As both she and her husband were closing out the rally, Lady Pamela Selders thanked attendees for coming on Zoom, noting that it was a poor substitute for in-person gathering. She encouraged those interested in learning more to join her this June, for an online class on understanding white supremacy.

“Thank you all for showing up,” she said. “Thank you for sharing your hearts and your energy. We hate that we had to meet up like this. That there's been another Black man whose life is gone, senselessly.”

She told attendees that she had watched the video of Floyd’s murder, horrified. She saw the cops tackle Floyd. She watched Chauvin place his knee on Floyd’s neck. She listened as Floyd yelled out for his mother. She knew how the video would end.

“And it broke me.” she said. “Because as a mama, there's nothing I wouldn't do to save my child. Nothing. And I realized he was calling to Black mothers. And to all mothers. And to mother earth … The divine feminine must come forth. We have to answer that call. And I'm committed to doing it.”

“I’m So Damn Tired”


On Thursday night, the group Hamden Action Now kept that momentum going with a second online rally that ran just short of two hours. Using Zoom and Facebook Live, activists bridged the distance, calling for community collaboration even in a time of physical separation.

“When I saw that video of Stephanie and Paul getting shot at, when I say the video of Anthony Vega being shot at, when I saw the video of George Floyd being pinned to the ground and begging and pleading for mercy—that is the most helpless feeling any human being can get,” said organizer Rhonda Caldwell. “This is a human being. This person, this officer, casually had his hand in his pocket while he was choking the life out of him.”

“This is something that legislation and policy and procedural changes are not going to resolve,” she continued. “White people have to begin to feel a connection to the people being killed at the hands of law enforcement.”

Over an hour and 50 minutes, activists and community members grieved, vented, commented on their frustration, and looked toward future action. Debbie Joyner urged attendees to remember “we are all human beings,” a fact that has been laid in stark relief by the COVID-19 pandemic. Several spoke to feeling disempowered, gutted, and exhausted. Others pushed for policy and organizing.

Robin Ellington called for a state-by-state boycott that could begin with Connecticut. Jaelen King, a member of Black Students for Disarmament at Yale, suggested that the answer is in community building. State Rep. George Logan, who represents Hamden, expressed his frustration at the brutality of the police. Artist, activist and writer Briana Williams noted that “racism is just wrong,” and has led to a state of moral depravity across the country.

“Before that person was a cop, they were a person,” she said. “They were a child. And they had a family that instilled morals and things in them that are not the same as ours. They don’t see Black people as people. As humans. And that shit runs in their blood.”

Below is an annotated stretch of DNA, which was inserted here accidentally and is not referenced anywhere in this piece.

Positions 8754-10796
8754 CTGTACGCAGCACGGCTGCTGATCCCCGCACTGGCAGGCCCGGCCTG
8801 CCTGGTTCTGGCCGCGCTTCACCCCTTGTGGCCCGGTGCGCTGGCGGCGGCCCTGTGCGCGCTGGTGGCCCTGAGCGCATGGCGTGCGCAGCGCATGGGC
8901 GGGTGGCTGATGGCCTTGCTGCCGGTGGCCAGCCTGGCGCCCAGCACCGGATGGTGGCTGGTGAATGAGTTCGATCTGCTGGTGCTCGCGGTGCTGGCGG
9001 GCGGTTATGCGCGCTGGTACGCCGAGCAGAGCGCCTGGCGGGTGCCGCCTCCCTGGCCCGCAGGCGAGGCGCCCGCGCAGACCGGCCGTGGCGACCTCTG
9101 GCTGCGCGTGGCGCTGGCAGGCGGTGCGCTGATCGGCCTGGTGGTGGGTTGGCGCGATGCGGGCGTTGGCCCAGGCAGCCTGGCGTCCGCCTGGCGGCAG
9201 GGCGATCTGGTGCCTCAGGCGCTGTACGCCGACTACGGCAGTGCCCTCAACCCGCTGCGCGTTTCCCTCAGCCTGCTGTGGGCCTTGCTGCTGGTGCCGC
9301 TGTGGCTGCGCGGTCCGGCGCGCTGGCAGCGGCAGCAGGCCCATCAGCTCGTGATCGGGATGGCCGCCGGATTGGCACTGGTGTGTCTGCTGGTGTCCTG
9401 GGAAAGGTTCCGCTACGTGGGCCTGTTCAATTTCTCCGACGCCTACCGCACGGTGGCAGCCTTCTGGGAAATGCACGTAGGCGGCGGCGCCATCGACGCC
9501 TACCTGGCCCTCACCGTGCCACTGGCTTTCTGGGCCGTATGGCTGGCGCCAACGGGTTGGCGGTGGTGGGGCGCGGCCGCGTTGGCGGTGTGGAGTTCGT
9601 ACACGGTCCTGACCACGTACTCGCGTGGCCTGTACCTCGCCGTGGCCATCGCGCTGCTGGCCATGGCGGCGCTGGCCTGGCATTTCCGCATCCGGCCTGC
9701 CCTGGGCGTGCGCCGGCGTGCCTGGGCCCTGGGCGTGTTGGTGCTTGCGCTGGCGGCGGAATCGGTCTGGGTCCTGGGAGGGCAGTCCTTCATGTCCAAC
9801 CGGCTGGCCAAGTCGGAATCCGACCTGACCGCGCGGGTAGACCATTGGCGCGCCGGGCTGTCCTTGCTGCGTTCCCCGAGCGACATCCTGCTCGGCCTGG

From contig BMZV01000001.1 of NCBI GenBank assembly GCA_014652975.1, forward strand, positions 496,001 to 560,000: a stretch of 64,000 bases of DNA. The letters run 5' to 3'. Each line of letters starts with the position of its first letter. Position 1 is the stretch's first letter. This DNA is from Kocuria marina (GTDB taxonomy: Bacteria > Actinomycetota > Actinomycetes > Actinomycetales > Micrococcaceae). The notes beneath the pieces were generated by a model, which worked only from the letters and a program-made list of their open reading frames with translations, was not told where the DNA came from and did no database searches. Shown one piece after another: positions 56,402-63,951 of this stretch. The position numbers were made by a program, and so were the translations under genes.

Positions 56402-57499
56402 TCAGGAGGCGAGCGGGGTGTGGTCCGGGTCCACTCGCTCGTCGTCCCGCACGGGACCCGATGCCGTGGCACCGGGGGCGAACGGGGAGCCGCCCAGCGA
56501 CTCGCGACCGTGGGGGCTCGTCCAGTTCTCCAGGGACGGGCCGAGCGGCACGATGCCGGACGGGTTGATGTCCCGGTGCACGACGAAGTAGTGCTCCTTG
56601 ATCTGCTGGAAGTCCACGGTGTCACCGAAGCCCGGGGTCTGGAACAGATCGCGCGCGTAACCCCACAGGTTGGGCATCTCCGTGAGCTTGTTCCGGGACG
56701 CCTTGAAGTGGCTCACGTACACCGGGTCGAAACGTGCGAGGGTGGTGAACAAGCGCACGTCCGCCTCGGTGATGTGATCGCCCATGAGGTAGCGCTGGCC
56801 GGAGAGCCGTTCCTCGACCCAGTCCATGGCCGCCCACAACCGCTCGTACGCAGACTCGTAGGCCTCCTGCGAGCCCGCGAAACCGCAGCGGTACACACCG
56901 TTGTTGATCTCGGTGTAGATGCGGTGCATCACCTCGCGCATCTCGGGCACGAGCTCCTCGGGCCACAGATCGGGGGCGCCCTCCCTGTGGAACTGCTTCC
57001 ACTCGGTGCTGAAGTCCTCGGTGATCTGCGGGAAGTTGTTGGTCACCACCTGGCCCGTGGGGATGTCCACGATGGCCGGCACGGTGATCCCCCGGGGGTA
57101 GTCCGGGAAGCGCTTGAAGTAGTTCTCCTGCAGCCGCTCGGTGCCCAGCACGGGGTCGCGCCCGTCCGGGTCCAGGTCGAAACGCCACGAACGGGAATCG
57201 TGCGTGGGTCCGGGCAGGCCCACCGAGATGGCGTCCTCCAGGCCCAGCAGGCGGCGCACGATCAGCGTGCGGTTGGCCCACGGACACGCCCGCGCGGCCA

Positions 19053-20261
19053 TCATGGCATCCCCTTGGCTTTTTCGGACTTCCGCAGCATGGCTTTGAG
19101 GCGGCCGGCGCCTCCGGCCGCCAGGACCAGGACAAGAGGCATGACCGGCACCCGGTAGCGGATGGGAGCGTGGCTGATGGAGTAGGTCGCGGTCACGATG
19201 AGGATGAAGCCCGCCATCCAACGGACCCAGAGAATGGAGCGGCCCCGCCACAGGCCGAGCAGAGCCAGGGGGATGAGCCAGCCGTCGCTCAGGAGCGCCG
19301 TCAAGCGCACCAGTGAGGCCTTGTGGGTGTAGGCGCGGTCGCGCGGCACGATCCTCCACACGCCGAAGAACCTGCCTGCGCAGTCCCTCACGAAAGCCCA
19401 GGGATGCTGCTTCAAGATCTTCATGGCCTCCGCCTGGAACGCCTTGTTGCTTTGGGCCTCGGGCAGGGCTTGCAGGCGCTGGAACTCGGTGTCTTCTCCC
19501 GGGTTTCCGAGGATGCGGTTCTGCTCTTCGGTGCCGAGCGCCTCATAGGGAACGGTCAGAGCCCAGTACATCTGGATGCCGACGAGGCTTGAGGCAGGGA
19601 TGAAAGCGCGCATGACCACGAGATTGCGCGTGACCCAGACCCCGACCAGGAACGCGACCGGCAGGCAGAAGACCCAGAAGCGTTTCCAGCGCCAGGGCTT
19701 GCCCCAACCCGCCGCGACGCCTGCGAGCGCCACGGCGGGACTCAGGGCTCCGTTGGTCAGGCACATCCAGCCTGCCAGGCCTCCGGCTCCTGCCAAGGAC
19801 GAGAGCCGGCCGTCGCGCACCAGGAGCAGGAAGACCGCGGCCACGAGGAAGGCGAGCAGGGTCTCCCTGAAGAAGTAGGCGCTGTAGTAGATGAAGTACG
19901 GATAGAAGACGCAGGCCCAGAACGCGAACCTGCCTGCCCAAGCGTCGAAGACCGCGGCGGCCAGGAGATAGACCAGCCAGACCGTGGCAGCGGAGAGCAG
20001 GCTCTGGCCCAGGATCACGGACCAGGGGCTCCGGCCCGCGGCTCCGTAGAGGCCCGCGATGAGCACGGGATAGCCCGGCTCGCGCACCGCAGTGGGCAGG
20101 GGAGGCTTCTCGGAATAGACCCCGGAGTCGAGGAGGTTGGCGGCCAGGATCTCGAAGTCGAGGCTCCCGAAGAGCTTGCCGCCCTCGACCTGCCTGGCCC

Others pledged to take part in action items that are possible with social distancing. Mariam Khan, who leads the group Connecticut Period, reminded attendees that fighting white supremacy also means fighting the carceral state and learned anti-Blackness across white and non-white communities. Jay Kaye, who ran as a Republican against Mayor Curt Leng in Hamden’s last mayoral race, vowed to talk to five fellow white people “that I know don’t get it” and talk to them about white supremacy.


That call—for the emotional work of undoing racism to fall on white people—echoed from one one-inch box to another. Cassi Meyerhoffer, an assistant professor of sociology at Southern Connecticut State University, urged her white peers to educate their friends and colleagues. She outlined the growth of the police state as a direct result of racism and distrust of Black bodies.

“If you want to be a white person who is anti-racist, you have to commit to a lifetime of discomfort,” she said. “It’s not going to be comfortable, and you’re going to lose people … but I think the other side of that is embracing your humanity.”

Justin Farmer, calling from a meeting of Hamden’s Legislative Council, honed in on the way structural racism plays out in town budgeting. As the town’s Board of Education faces a $2.8 million cut in funding, he pointed to new funding to the Hamden Police Department for a $60,000 police diversion program directed at students.

“It’s picking up students in schools for simple violations and giving them a choice between joining this program and getting charges,” he said. “Structural, institutional racism is something that needs to be addressed. And for those of us on the front lines, I’m so damn tired.”

He lambasted the town government for pushing back on student-led initiatives to make Eid a holiday and cutting funds from the schools. In a meeting Tuesday night, members of the Board of Education listened as Superintendent Jody Goeler suggested cuts would come at the expense of equity initiatives.

“We have to have the conversations with our family and friends,” he said. “Don’t call me about, ‘aw, man, it must be hard for you.’ It’s not about me. It’s about our community. Getting involved, whether it’s activism, whether it’s politics … it has to be a global conversation.”

“Take Good Care Of Your Heart And Your Spirit”

Others also focused on the rally as a healing space. Caldwell explained that she woke up Thursday knowing she needed somewhere to talk and to listen. In a single week, she watched as Amy Cooper weaponized her whiteness and Floyd had the life choked out of him.

It fell in a series of months where she has watched COVID-19 disproportionately affect people in the Black community. When she texted friends and fellow activists, some said they worried it was too early. She decided to go forward anyway.

“By logging into this call, you already made a decision that you were going to be on the right side of justice,” she said.

Babz Rawls-Ivy, editor of the Inner-City News and a host on WNHH Community Radio, called on attendees to acknowledge the history and trauma of white supremacy, but also to protect themselves. She said that she worries constantly for her children, two boys and two girls, and for herself. Fighting is necessary, she said—but so is rest as an act of resistance.

“I would invite you all to take care of your spirit and your heart,” she said. “Let not your heart be troubled to the point where you cannot breathe and you cannot think. Tonight before you go to bed, put your hand on your heart, feel your breath in and out. Because we just witnessed somebody losing theirs. So hold onto yours.”

“Find some way to take care of your heart and your spirit,” she said.

Moral Monday CT is on Facebook, Twitter, and Instagram. The group will be offering a weekly course in “Understanding White Supremacy” starting in June. Find out more at their website. Watch Hamden Action Now’s full rally here.